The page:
Last week, we touched upon the passionate commitment Paul had to welcoming everyone into the Body of Christ, no matter what their religious background. But Paul was also unwaveringly committed to making sure that his communities welcomed people from every walk of life: slave or free, Greek or Jew, male or female. (Galatians 3:26-28) No matter what religious background; no matter what gender; no matter what socioeconomic status: all are one in Christ, and equal heirs of Christ’s kingdom of life eternal with God.

There were several barriers that Paul condemned as contrary to this oneness in Christ. The two greatest barriers he tackled are: insistence on keeping the entirety of the Jewish Law as a prerequisite for becoming a member of the Body of Christ (see Galatians 3); and the arrogance of the wealthy lording it over the poorer members of the community, as evidenced in selfish behavior at the communal meal, the Eucharist embedded in a communal feast often called an agape meal (see I Corinthians 11:17-34).

The divisions that Paul observed in his own communities continue to plague us as Christians down to this day, if in somewhat different forms. If we are truly to be one in Christ, then there is much work for us in breaking down the many walls that separate us. One of my favorite prayers form The Book of Common Prayer begs that God help us in breaking down these many barriers. Perhaps together with me, you could pray this prayer throughout the coming weeks, as we move towards the defeat of sin on the Cross and the triumph of God’s goodness and life at Easter.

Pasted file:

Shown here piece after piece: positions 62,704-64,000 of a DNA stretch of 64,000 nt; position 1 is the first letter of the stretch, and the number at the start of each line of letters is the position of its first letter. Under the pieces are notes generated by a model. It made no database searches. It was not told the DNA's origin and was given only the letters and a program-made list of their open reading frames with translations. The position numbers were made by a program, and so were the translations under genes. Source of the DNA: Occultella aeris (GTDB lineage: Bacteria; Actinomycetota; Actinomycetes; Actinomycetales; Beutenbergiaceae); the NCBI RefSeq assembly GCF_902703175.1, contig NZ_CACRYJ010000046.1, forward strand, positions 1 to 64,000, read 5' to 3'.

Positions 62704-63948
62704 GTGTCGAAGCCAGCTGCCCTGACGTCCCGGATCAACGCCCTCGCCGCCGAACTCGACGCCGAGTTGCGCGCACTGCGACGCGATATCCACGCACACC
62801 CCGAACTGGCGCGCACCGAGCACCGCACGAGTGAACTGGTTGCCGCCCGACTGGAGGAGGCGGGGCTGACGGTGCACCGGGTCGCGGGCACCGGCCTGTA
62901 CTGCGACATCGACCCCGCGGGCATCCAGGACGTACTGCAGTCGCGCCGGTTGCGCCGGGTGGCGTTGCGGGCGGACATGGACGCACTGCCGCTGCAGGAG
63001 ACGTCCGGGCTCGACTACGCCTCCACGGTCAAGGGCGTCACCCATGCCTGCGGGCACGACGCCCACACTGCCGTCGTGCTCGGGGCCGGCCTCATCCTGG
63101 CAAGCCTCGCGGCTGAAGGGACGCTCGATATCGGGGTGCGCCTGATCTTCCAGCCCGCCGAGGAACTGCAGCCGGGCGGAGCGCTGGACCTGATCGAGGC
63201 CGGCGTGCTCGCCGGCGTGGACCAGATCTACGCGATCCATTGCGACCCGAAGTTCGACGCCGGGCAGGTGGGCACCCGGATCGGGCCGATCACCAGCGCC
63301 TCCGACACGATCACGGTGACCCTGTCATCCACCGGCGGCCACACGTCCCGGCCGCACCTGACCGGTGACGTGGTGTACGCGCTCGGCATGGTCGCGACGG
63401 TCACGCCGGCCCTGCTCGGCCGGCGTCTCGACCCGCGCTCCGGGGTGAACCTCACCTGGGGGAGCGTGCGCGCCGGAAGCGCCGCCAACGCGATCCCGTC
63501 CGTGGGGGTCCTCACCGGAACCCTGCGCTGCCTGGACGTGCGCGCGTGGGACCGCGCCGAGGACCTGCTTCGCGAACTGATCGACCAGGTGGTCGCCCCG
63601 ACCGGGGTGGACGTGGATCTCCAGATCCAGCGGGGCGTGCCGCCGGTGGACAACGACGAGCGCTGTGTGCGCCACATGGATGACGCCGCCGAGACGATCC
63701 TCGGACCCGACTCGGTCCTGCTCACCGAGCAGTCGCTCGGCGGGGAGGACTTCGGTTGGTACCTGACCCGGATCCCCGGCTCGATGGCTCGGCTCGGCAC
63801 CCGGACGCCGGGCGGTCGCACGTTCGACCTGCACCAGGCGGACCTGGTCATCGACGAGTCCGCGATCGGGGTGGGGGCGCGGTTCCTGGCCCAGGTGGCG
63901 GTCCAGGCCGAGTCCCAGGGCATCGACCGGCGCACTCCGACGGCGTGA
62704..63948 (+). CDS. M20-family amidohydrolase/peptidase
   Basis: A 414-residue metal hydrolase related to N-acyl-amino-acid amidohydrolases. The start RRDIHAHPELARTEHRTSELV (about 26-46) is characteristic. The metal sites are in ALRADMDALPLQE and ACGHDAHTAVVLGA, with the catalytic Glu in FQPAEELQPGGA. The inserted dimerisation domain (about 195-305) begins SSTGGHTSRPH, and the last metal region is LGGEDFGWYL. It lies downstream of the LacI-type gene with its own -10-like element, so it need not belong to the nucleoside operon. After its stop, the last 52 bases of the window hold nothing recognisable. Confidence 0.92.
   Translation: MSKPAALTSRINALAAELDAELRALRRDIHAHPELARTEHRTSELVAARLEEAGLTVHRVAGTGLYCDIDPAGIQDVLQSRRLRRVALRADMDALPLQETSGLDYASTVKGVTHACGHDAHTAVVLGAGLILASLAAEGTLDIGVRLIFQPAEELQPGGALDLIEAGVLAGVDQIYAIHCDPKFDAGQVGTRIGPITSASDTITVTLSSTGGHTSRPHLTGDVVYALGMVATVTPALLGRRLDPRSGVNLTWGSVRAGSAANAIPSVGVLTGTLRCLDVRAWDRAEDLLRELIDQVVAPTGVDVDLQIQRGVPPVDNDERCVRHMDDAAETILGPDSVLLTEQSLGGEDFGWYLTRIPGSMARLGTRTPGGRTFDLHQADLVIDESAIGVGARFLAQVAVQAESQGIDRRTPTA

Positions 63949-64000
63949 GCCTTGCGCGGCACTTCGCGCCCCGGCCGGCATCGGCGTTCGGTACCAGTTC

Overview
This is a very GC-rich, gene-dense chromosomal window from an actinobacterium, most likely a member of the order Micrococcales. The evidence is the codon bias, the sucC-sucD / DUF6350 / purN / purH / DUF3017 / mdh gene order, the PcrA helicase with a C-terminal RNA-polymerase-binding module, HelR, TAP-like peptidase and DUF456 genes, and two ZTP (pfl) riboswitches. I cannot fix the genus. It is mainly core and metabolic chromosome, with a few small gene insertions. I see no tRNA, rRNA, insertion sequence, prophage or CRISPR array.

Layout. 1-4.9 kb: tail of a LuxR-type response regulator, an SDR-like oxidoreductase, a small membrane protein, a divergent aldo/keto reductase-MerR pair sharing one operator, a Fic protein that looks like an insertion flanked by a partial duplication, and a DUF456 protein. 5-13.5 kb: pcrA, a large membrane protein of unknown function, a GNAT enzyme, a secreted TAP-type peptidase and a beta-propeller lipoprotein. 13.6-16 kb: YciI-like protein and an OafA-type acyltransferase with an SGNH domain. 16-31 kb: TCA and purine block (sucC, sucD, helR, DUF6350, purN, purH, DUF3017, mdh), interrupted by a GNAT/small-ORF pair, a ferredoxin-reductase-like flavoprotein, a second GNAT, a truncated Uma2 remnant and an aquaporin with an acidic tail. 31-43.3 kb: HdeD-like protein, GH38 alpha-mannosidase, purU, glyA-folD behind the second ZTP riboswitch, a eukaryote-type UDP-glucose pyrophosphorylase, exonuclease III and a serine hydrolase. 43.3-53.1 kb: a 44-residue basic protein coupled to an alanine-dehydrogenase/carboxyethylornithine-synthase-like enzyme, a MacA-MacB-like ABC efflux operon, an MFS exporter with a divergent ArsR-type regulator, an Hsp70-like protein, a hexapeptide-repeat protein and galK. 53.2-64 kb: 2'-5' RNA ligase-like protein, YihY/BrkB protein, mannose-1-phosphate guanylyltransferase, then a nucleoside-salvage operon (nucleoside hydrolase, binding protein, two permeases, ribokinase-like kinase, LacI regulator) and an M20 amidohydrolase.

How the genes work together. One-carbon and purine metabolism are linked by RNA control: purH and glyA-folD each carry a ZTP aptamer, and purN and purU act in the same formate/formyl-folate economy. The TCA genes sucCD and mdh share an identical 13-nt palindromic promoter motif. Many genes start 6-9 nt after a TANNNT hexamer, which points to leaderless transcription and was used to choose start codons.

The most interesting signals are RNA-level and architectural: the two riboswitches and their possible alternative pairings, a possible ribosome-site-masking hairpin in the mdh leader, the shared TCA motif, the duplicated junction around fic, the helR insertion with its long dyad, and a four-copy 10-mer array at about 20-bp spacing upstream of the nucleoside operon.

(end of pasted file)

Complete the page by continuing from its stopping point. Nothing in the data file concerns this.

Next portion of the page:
For the Human Family (BCP, p. 815)

O God, you made us in your own image and redeemed us

through Jesus your Son: Look with compassion on the whole

human family; take away the arrogance and hatred which

infect our hearts; break down the walls that separate us;

unite us in bonds of love; and work through our struggle and

confusion to accomplish your purposes on earth; that, in

your good time, all nations and races may serve you in

harmony around your heavenly throne; through Jesus Christ

our Lord. Amen.

– The Rev. Bill Rich



“The Conversion of St. Paul” – John Keble (1792-1866)

The mid-day sun, with fiercest glare,
Broods o'er the hazy twinkling air:
Along the level sand
The palm-tree's shade unwavering lies,
Just as thy towers, Damascus, rise
To greet you wearied band.

The leader of that martial crew
Seems bent some mighty deed to do,
So steadily he speeds,
With lips firm closed and fixed eye,
Like warrior when the fight is nigh,
Nor talk nor landscape heeds.

What sudden blaze is round him poured,
As though all Heaven's refulgent hoard